The touchscreen is as much about competing with smartphones and tablets as making a better reading experience, and so is the inclusion of an accelerometer. It's crudely done. Lay the Orizon flat on the table then pick it up. The portrait display will flip to landscape as you lift the device. It'll go back again when you stop moving, unless you react too quickly and try to outwit it by rotating the reader, in which case the screen will go portrait, then landscape. By which time, you've turned it upright again, and added another screen rotation the Orizon has to catch up with.
Well designed and solidly made
Would a faster CPU fix this? A display with a faster refresh rate certainly would. But short of going LCD, e-book readers can't do this yet. So why make your product behave as if they can?
The accelerometer can be disabled, thank goodness. And if you thus treat the Orizon as a traditional e-book reader and not as some kind of would-be iPad, you won't be disappointed. It's a good little reader. But if that's all you want, you may as well go the for the Kindle - it's cheaper and has a rather better screen.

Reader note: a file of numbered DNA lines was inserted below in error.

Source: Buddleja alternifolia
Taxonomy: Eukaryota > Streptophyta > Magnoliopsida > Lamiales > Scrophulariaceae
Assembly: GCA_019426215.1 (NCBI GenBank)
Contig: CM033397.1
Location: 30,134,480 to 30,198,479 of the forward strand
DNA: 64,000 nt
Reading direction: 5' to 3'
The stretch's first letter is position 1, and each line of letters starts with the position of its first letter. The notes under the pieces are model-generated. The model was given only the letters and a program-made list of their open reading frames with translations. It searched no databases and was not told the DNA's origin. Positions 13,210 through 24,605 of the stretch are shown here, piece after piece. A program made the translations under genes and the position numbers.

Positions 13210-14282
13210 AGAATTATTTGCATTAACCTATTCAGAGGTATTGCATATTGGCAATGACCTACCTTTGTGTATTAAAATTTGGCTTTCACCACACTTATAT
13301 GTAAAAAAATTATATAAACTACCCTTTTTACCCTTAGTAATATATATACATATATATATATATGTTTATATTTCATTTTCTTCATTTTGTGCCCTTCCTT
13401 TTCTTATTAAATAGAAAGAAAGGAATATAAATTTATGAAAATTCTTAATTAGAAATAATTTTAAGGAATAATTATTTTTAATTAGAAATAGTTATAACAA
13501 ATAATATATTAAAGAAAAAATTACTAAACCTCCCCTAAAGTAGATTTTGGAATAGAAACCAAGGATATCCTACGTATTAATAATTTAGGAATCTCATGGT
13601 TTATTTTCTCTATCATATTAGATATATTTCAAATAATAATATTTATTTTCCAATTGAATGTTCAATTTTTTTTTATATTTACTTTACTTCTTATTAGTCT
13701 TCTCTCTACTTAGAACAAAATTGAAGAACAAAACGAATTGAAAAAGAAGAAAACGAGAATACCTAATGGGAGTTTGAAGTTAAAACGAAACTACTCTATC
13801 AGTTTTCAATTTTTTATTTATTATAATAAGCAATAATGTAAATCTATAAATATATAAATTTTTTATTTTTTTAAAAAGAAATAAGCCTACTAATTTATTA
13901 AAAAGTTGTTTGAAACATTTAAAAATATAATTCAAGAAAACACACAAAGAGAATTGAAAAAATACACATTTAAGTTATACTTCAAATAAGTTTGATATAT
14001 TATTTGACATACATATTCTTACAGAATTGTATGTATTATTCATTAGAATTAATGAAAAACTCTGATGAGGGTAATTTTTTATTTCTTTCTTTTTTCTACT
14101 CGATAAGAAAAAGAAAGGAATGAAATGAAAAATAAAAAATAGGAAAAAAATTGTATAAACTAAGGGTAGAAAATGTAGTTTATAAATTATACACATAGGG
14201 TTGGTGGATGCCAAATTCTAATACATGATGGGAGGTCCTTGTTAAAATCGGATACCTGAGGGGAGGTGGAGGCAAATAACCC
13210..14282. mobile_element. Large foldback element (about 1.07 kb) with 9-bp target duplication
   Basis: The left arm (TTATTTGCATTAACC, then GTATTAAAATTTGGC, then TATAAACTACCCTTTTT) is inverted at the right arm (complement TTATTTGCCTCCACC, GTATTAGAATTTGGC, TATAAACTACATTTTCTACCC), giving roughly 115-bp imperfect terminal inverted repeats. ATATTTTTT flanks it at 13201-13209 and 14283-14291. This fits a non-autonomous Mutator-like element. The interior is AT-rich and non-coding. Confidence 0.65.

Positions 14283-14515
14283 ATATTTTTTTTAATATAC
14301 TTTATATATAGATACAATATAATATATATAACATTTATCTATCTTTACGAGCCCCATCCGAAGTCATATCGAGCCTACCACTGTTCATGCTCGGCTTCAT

Bookeen has tried too hard to bridge the gap between e-book readers and tablets. As nice a reader as the Orizon is, the result is a gadget with unnecessary touchscreen text that has pushed up the price too far. ®
More E-book Readers
Bookeen CyBook Orizon
Lock in? WGAS?
Touch-screen seems a gimmick. It's true that when I show my Kindle to friends they almost invariably put their fingers all over the screen but I find a simple button-press is easier than having to wave my hand over the screen like some pretentious tic.
careful, your tin foil hat is slipping.
"Actually, you don't have any books on "your" Kindle - Amazon has. And it can and will remove them as it sees fit. And you cannot do anything about it."
So how are they going to do that if I haven't got wifi switched on ? Perhaps send pixies down the chimney to steal the mobipocket files whilst I sleep? And steal them from the usb stick that I store them on? Maybe they've planted a virus on my pc to delete the files when I plug in the kindle to copy new stuff over from manybooks, gutenberg etc. Good to see the crazies are still about.
The Kindle supports the MOBI format, plus PDF and HTML, so it doesn't have to lock you in to the Amazon format.
I don't understand why you think Kindle makes you locked in to Amazon format. Mine supports mobi format and I've never had an issue converting ePub format for it either
On the other hand
I have no books on my Kindle that cost more than £0.00. I can upload PDF's or some other ebook formats (Use calibre - it's great - collates news on home PC and emails it to the Kindle as well).
OK, so the Amazon specific titles have DRM. Oh, I don't have any.
There is no lock in to the Amazon format, if you don't want there to be.